Elevated feeding station for a cat
Athena’s microchip feeder raised up on a platform.

My oldest cat, Athena, is 16 1/2 years old now. She was diagnosed with Chronic Kidney Disease (CKD) and osteoarthritis a few years ago.

Signs of CKD

  • Weight loss
  • Poor appetite
  • Lethargy
  • Increased thirst
  • Increased urination
  • Vomiting

 Kidney disease can result in reduced appetite and weight loss due to underlying nausea. As the kidneys become less efficient, cats drink more and more water to compensate for the reduced filtration, but they just can’t drink enough. One side effect of this draw on the body water by the kidneys can be constipation. And constipation can also result in reduced appetite.

Athena was losing weight, seemed depressed, did not want to eat and was not very active. Her quality of life seemed to be declining.

My vet recommended:

  • a laxative
  • an appetite stimulant

I added the laxative to Athena’s moist cat food. When she ate things were good.

If she did not eat:

she did not get the laxative >>she would become constipated >> she would not eat even with the appetite stimulant.

I felt we were trapped in a downward spiral.

It is important to treat the whole cat when managing an older cat with multiple disorders.

treat the whole cat


medical treatment


In addition to kidney disease, Athena also suffers from arthritis. Having been a fairly active cat who went on daily walks, it was disheartening to see her decline her walk and stay at home. Her gait became stiffer, in spite of a heated bed and daily exercise in the form of play.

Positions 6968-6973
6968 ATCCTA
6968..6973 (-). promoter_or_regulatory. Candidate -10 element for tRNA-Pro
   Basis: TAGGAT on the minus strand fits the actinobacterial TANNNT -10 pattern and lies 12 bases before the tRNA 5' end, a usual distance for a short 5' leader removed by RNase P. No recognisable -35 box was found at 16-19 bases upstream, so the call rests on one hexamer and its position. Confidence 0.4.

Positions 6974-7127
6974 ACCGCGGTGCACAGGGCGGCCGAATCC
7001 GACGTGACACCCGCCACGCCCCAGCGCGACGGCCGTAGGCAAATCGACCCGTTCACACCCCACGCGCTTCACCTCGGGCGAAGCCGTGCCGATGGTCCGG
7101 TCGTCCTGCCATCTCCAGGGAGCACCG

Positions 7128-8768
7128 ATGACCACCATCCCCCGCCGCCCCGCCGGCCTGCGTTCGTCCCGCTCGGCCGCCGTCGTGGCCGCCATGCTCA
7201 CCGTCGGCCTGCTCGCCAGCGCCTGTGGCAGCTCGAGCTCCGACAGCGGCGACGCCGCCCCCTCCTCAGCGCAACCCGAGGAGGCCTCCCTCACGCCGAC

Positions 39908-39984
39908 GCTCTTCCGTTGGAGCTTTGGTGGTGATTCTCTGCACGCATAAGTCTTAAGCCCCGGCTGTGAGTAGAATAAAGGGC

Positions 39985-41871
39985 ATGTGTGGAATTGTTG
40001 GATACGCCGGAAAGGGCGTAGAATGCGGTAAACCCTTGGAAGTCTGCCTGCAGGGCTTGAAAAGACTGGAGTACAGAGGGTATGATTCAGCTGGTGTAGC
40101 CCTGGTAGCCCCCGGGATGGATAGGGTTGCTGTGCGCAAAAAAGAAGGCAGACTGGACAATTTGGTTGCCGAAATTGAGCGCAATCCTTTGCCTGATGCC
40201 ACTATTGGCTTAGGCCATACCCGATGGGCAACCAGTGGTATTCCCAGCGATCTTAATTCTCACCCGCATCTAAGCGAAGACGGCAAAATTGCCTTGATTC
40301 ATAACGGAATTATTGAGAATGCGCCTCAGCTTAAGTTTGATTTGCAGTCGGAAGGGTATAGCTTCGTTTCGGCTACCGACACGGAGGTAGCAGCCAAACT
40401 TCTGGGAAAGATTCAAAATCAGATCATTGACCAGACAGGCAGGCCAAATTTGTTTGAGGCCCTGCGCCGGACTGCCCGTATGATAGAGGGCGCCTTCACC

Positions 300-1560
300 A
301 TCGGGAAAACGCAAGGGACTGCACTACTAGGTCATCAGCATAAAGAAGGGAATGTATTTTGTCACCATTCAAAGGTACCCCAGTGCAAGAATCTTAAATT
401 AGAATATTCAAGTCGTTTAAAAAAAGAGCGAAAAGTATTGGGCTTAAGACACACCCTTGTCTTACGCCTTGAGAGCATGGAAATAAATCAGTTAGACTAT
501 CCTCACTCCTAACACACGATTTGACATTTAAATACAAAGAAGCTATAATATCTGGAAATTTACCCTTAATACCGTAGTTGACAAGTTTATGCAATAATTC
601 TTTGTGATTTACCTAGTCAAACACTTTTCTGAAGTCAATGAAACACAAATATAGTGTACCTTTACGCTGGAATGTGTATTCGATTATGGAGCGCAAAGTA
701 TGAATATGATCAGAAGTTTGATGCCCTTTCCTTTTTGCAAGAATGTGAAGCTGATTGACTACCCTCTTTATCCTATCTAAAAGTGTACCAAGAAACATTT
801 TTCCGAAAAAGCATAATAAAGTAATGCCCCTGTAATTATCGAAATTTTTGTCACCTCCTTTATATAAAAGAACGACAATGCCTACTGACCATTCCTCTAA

So, I wondered, what if the pain due to arthritis was a bigger player than we thought?

What if stiff and painful>>not moving as much>> bowels don’t move as well>> constipation >>drop in appetite?

I asked my vet “What if we treat the arthritis pain?” Athena moved fairly well in the vet clinic but x-rays showed quite a bit of arthritis in one hip and one knee. The vet prescribed gabapentin twice daily for Athena.

dietary changes


To reduce the constipation, Athena needed more fluid and a laxative. I decided to try a hydration supplement, Purina Hydracare, and added the laxative to the Hydracare. Fortunately, she liked the Hydracare so down went the laxative in a little Hydracare!  This way I knew she got the laxative without stressing about her eating her entire meal.

environmental changes


Because her hips are painful, it occurred to me that “maybe crouching down is painful” so I elevated the feeding station. While she eats, she puts weight on her back legs, helping strengthen her back legs, which are most likely weaker from her previous lack of activity.

eureka!


  • Athena has responded well to the gabapentin – it does affect her balance a bit but she has become more active again and we have resumed our daily walks.
  • Increased activity combined with the hydration supplement and laxative seem to have have eliminated the constipation.
  • Athena accepted the elevated feeding station right away – I guess being more comfortable encourages her to eat more.

the takeaway


It is important to “treat the whole cat”. Treating Athena’s arthritis pain seems to have been a game changer. Although reduced appetite and constipation often accompanies kidney disease, reducing the pain of arthritis has balanced this out, increasing mobility and appetite.

She is still an old cat but her quality of life has improved dramatically with these changes.

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